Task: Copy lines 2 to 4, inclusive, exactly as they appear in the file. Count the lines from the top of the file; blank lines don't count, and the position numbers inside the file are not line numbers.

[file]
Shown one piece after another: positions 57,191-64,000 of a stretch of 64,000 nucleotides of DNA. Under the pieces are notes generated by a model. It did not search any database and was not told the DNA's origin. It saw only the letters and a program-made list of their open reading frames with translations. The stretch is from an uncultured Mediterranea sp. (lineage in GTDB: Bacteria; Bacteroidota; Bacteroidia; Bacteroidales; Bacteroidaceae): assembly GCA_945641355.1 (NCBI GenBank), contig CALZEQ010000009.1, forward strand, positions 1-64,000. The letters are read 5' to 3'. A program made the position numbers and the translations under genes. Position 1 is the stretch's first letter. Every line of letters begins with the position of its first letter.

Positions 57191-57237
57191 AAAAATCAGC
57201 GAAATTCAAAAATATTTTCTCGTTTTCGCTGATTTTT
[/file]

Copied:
Positions 57191-57237
57191 AAAAATCAGC
57201 GAAATTCAAAAATATTTTCTCGTTTTCGCTGATTTTT